* Portugal's Novo Banco SA said it has sold a 90% stake in Banco Internacional de Cabo Verde SA to Bahrain-based IIBG Holdings BSC, retaining just 10% of the African lender, Portuguese newspapers Jornal de Negócios and Dinheiro Vivo reported. Novo Banco did not say how much the deal was worth, but said it would have a "neutral" impact on its common equity Tier 1 ratio. Banco Internacional de Cabo Verde is the former Banco Espírito Santo Cape Verde.

* Nigeria has allowed lenders to use a currency window for investors when quoting the naira instead of the official rate as part of efforts to unify the nation's multiple exchange rates, Bloomberg News wrote.

CENTRAL AND SOUTHERN AFRICA

* Nedbank Group Ltd. reported first-half profit attributable to equity holders of the parent of 5.24 billion South African rand, down from 5.44 billion rand in the same period in 2016. The Old Mutual Plc unit's diluted headline EPS declined year over year to 10.78 rand from 11.19 rand. The group noted that its performance was negatively impacted by its share of the loss from associate Ecobank Transnational Inc. Nedbank declared an interim dividend of 610 cents per ordinary share for the first six months ended June 30, up from the year-ago 570 cents.

* S&P Global Ratings lowered its long- and short-term foreign-currency sovereign credit ratings on the Republic of the Congo to SD, or selective default, and D, from CCC and C, respectivel, among other ratings actions. The downgrade came after a trustee of the country's $478 million notes due 2029 was unable to unfreeze the semiannual bond payment of about $21 million by the end of the 30-day grace period on July 30.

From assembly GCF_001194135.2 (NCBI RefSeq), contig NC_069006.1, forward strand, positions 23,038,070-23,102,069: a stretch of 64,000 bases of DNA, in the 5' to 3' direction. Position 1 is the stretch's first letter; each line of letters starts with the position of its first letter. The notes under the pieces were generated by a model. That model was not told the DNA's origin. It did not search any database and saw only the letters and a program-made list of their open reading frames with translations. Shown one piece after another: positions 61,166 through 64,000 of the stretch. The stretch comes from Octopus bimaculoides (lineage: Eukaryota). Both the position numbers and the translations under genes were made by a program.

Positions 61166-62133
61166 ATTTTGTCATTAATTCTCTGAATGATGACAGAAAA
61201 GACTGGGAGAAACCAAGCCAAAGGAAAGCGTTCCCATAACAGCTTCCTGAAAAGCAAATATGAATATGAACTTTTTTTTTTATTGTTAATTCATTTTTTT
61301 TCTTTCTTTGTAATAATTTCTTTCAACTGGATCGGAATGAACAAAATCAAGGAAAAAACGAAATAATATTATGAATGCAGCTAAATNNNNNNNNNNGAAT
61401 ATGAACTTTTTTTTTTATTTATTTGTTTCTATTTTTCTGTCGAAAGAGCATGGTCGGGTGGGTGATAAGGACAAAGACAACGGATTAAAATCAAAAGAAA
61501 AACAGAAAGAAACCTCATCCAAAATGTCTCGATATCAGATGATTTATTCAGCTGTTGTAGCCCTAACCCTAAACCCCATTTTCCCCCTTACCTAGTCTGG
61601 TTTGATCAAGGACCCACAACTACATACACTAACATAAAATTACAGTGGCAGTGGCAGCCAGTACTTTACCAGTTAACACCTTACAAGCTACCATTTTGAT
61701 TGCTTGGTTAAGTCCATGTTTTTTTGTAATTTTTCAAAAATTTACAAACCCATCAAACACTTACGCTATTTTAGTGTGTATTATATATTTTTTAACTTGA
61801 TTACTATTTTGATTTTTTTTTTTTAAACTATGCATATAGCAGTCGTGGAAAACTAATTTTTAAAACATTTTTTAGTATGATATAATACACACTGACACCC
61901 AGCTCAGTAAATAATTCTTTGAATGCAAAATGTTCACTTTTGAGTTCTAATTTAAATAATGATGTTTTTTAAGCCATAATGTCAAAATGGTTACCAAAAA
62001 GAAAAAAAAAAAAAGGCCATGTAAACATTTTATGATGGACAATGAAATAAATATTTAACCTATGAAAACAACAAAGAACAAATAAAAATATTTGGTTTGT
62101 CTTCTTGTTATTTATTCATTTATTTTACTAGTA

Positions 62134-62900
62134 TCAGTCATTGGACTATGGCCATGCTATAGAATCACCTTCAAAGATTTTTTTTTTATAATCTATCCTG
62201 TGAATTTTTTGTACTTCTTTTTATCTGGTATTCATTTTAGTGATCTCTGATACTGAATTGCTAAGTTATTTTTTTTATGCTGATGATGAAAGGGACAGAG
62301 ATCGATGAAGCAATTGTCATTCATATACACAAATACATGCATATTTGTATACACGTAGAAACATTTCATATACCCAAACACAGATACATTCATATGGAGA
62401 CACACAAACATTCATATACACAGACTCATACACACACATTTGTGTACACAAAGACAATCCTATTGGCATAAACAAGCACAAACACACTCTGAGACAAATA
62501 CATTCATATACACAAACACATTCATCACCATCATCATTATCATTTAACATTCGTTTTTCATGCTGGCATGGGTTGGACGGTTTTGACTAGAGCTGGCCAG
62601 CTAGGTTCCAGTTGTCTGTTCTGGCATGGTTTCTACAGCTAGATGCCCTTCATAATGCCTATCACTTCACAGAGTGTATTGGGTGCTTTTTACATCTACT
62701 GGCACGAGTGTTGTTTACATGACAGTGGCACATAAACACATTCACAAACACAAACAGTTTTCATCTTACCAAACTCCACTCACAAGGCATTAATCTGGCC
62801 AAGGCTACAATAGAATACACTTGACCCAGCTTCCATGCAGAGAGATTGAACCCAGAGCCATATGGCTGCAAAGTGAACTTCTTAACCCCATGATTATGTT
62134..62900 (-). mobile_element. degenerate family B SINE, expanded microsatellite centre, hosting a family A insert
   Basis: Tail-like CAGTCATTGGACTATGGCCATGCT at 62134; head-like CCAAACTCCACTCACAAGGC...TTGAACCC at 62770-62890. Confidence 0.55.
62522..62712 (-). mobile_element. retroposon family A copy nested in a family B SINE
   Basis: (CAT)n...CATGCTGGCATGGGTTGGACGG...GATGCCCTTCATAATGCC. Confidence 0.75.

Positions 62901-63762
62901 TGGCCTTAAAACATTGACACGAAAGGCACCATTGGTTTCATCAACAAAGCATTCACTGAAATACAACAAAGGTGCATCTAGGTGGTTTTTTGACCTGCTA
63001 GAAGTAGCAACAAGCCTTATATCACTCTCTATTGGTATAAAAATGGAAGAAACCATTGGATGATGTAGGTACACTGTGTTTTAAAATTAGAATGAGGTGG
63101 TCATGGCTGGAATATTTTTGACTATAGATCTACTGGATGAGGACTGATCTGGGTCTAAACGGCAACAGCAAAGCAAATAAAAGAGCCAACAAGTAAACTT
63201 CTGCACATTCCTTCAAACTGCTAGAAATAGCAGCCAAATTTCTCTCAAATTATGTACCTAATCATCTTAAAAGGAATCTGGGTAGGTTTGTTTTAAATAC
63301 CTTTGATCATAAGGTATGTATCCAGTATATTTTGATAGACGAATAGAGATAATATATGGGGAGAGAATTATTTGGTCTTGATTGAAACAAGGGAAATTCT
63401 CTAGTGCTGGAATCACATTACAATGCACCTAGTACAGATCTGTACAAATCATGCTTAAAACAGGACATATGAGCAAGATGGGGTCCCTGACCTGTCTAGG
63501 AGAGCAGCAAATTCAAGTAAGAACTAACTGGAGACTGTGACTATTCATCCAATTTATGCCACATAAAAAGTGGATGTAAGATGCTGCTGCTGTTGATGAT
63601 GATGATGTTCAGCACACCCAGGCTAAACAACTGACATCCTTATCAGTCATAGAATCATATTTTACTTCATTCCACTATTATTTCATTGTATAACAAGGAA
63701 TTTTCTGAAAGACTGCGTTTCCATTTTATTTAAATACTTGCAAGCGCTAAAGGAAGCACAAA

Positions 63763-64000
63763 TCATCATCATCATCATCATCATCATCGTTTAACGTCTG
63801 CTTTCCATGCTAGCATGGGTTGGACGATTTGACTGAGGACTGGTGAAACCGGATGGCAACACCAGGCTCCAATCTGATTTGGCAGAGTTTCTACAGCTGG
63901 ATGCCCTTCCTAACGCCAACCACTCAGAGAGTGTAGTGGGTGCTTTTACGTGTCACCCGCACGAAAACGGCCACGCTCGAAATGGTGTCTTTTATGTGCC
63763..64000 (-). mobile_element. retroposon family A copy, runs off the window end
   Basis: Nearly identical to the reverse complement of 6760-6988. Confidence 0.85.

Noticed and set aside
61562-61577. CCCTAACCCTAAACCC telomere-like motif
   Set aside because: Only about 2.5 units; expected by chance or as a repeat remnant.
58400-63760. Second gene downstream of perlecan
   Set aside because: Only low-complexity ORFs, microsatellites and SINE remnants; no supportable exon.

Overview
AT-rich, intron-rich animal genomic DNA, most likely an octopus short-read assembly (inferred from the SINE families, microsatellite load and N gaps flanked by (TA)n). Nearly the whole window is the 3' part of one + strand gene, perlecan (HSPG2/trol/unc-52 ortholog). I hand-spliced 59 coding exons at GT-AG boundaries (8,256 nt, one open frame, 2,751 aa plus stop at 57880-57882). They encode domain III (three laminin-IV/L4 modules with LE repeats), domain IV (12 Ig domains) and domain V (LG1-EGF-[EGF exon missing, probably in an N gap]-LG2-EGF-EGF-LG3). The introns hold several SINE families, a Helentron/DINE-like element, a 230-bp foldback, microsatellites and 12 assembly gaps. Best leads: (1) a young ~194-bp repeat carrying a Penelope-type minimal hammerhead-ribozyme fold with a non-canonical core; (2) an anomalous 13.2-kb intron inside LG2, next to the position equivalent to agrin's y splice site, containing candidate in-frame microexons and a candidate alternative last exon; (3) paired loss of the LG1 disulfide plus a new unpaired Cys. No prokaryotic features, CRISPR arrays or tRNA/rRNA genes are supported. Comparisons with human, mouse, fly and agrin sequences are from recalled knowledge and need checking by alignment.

* Fitch Ratings downgraded the Republic of the Congo's long-term foreign-currency issuer default rating to RD, or restricted default, from C, among other ratings actions.

* Angola's central bank left its benchmark rate unchanged at 16%. The central bank said consumer prices had continued on a downward trajectory since January though annual inflation remains above 30%.

* The banking sector in the Democratic Republic of the Congo remains weak despite the number of bank accounts in the country rising to 6 million from 50,000 between 2000 and 2016, Jeune Afrique wrote. The country now has 18 commercial banks, but their total $5 billion balance sheet is small for a country of more than 70 million inhabitants, the report said.

IN OTHER PARTS OF THE WORLD

Asia-Pacific: Suncorp full-year net profit up 3.6%; Chinese P2P lender raises funds from GIC

Europe: SocGen, ING post Q2 results; Deutsche Bank sees job exodus from UK

Latin America: Banco BTG Pactual income slides; Moody's lifts Bolivia's outlook

North America: Veritex buying Liberty Bancshares in Texas; Tudor facing a 'punishing shift'

North America Insurance: Alaska insurer files for 21.6% rate cut; Humana reports Q2 results

S&P Global Ratings and S&P Global Market Intelligence are owned by S&P Global Inc.

Sheryl Obejera, Henni Abdelghani, Sophie Davies and Helen Popper contributed to this report.

The Daily Dose Middle East and Africa has an editorial deadline of 5 a.m. London time. Some external links may require a subscription.